A swivel chair is a great addition to any office or desk. It’s comfortable, stylish and most importantly – it provides support for your back. But what do you do when the tension locks on your chair are too loose?
You can’t tighten them without a special tool, so how in the world will you ever get it locked again? Don’t worry! We’ve got you covered with this step-by-step guide of how to lock a non-locking swivel chair.
Steps on Locking a Non-Locking Swivel Chair
Step 1. First, you’ll need to get your hands on a large ballpoint pen. The kind that makes giant circles when writing with it! These are pretty easy to find and they’re usually sold in the office supplies section of most stores for less than $0.50 a piece.
Step 2. Next, take off the seat from the chair by removing the screws that hold it in place.
Step 3. Once you have all four screws removed, take out the seat and set it aside somewhere safe – like on a desk or table. This will make things easier as you’ll be able to lean over without having to worry about hitting your head against something tall and thin! If this is too difficult for any reason (e.g., bad knees), don’t forget there’s always someone else around who can help with these types of tasks so they’re not left undone forever.
Step 4. Take off the fabric from the bottom part of the chair by removing some more screws until you see metal baseplates. The fabric should come off easily enough if it was already loose when being taken off before – just make sure you avoid the metal screws sticking out from the bottom of the chair as they may poke your fingers.
Step 5. If you have a locking swivel chair, move to step five below. If not, continue with this step – make sure that before moving on to any other steps no more bolts or screws are holding the seat and back together!
Step 6. You will need two flathead screwdrivers (or something similar) to remove some additional screws along either side of where the baseplates meet up with each other – these can be screwed onto by hand because they’re longer than those found at the bottom of the chair. There should only be one bolt per side so it doesn’t take long for them both to come out.
Step 7. Once the screws are removed, the seat and back of your chair should be able to come apart just by lifting them off one another – make sure that you’re not pulling on any wires or cables to do so.
Step 8. There will now always be a wire running from either side of where the seat meets up with the baseplate (it’ll pass through an opening) it’s what keeps everything locked together for when you want to rock back or forward while sitting down: if it still has tension then you’ve done well; but if there is no tension whatsoever, then pull those two pieces of metal out from each other before going onto step five below!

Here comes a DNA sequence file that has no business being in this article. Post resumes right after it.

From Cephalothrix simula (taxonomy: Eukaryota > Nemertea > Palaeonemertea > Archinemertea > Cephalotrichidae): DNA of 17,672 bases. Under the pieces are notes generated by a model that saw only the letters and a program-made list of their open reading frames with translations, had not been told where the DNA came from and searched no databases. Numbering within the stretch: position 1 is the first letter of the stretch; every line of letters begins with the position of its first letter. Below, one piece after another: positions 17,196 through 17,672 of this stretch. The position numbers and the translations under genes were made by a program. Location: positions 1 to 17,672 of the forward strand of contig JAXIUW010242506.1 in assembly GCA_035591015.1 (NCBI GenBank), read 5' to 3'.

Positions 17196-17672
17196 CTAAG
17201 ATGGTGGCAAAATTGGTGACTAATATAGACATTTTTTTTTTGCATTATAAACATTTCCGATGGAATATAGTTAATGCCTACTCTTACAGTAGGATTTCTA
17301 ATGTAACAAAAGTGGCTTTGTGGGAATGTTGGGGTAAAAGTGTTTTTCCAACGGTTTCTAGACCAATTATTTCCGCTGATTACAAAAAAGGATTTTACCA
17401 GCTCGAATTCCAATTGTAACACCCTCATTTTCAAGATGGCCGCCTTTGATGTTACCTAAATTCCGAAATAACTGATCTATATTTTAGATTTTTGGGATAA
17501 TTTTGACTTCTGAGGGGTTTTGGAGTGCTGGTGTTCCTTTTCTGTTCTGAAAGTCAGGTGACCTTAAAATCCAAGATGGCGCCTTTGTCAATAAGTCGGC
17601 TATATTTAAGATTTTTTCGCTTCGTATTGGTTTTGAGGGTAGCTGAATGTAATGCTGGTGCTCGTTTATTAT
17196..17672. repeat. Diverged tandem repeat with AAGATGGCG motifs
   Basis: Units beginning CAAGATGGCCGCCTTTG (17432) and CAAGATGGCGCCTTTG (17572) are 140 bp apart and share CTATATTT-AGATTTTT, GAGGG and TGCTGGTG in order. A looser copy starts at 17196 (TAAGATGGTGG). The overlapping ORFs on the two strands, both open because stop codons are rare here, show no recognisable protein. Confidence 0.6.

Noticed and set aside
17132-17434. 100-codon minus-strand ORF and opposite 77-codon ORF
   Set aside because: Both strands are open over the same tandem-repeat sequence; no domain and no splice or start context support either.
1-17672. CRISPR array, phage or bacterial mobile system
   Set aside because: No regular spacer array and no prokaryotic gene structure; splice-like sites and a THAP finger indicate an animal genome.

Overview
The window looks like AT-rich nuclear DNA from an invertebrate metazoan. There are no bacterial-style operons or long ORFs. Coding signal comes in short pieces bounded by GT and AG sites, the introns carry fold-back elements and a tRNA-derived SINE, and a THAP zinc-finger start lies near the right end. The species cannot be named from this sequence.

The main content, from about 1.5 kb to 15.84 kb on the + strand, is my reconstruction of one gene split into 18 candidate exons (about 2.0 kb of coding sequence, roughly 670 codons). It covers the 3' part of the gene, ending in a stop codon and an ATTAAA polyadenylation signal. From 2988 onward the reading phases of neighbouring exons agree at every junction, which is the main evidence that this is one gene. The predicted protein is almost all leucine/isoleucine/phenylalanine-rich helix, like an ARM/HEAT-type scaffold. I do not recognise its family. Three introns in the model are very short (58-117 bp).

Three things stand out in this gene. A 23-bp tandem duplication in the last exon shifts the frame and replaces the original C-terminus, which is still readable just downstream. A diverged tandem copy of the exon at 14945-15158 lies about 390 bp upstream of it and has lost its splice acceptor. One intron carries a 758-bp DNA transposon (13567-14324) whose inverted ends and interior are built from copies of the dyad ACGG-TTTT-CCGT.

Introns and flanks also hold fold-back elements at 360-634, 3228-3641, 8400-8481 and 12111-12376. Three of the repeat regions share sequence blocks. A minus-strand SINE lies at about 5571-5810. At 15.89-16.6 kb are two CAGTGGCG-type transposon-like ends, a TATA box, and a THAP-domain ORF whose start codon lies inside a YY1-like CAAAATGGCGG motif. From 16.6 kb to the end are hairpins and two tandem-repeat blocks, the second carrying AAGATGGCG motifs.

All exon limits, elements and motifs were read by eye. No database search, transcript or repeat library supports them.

Step 9. Now carefully take these two pieces apart by removing the fasteners that keep them together – this will be the last time you do so.
Step 10. Next, take off the screws from both of these pieces (don’t worry about losing any parts) and remove more metal parts until there is only one long piece left in each hand.
These two longer rods should still have a rod with a bolt-on on either end sticking up out of it. On your baseplate side, also remove the bolts at either end first before removing all other bits!
The idea is to get rid of anything keeping those two rods apart—and if you didn’t lose track of which was which earlier then just count how many holes are now visible in each: four for the base plate; five for where the seat meets up with the back.
How do you lock wheels on a rolling chair?
#1. Put the two longer rods together and put a bolt through both holes at either end of each rod (on the baseplate side first, then on your seat-back side) to secure them in place.
#2. Screw a nut onto one of the bolts coming out from either hole so that it’s tight against the bottommost surface of the metal—this should automatically result in an object being securely fastened to another object with a lock-in between.
What can you do if you don’t have any screws or nuts for attaching bolts?
There are plenty of other things around your house which could work in a pinch.
#1. If you have anything with either an “O” ring or screw thread, it could work as a lock between two items—if using threads, make sure they are not the same size to avoid them slipping past one another and coming undone; use bolts if possible for this task instead of screws because there is less chance that they will shift when tightened.
#2. You can also try something made from plastic off your desk: cut out pieces that fit tightly together to create a sort-of makeshift bolt with handles on each end (once again, remember to keep sizes different so it doesn’t slip).